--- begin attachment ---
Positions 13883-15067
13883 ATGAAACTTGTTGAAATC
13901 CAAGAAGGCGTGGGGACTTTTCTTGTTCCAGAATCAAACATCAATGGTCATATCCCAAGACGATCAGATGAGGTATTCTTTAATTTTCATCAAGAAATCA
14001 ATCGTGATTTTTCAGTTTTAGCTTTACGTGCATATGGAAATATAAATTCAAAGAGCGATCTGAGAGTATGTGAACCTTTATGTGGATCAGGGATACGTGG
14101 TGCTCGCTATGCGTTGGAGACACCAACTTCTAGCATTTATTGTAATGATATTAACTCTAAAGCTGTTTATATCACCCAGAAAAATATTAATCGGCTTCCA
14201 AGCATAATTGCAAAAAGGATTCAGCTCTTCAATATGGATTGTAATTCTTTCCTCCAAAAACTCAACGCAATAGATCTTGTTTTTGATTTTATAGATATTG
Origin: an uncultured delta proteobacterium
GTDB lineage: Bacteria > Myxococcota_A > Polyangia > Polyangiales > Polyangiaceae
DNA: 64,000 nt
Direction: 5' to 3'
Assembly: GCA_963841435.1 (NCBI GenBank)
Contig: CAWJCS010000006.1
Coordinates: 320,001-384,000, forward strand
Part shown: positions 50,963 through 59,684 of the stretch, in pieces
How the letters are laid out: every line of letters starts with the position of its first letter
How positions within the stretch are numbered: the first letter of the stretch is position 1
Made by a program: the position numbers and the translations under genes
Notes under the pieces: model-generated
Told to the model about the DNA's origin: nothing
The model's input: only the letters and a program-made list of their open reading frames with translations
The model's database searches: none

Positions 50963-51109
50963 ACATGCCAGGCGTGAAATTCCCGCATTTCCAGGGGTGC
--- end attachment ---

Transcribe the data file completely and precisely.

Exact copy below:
Positions 13883-15067
13883 ATGAAACTTGTTGAAATC
13901 CAAGAAGGCGTGGGGACTTTTCTTGTTCCAGAATCAAACATCAATGGTCATATCCCAAGACGATCAGATGAGGTATTCTTTAATTTTCATCAAGAAATCA
14001 ATCGTGATTTTTCAGTTTTAGCTTTACGTGCATATGGAAATATAAATTCAAAGAGCGATCTGAGAGTATGTGAACCTTTATGTGGATCAGGGATACGTGG
14101 TGCTCGCTATGCGTTGGAGACACCAACTTCTAGCATTTATTGTAATGATATTAACTCTAAAGCTGTTTATATCACCCAGAAAAATATTAATCGGCTTCCA
14201 AGCATAATTGCAAAAAGGATTCAGCTCTTCAATATGGATTGTAATTCTTTCCTCCAAAAACTCAACGCAATAGATCTTGTTTTTGATTTTATAGATATTG
Origin: an uncultured delta proteobacterium
GTDB lineage: Bacteria > Myxococcota_A > Polyangia > Polyangiales > Polyangiaceae
DNA: 64,000 nt
Direction: 5' to 3'
Assembly: GCA_963841435.1 (NCBI GenBank)
Contig: CAWJCS010000006.1
Coordinates: 320,001-384,000, forward strand
Part shown: positions 50,963 through 59,684 of the stretch, in pieces
How the letters are laid out: every line of letters starts with the position of its first letter
How positions within the stretch are numbered: the first letter of the stretch is position 1
Made by a program: the position numbers and the translations under genes
Notes under the pieces: model-generated
Told to the model about the DNA's origin: nothing
The model's input: only the letters and a program-made list of their open reading frames with translations
The model's database searches: none

Positions 50963-51109
50963 ACATGCCAGGCGTGAAATTCCCGCATTTCCAGGGGTGC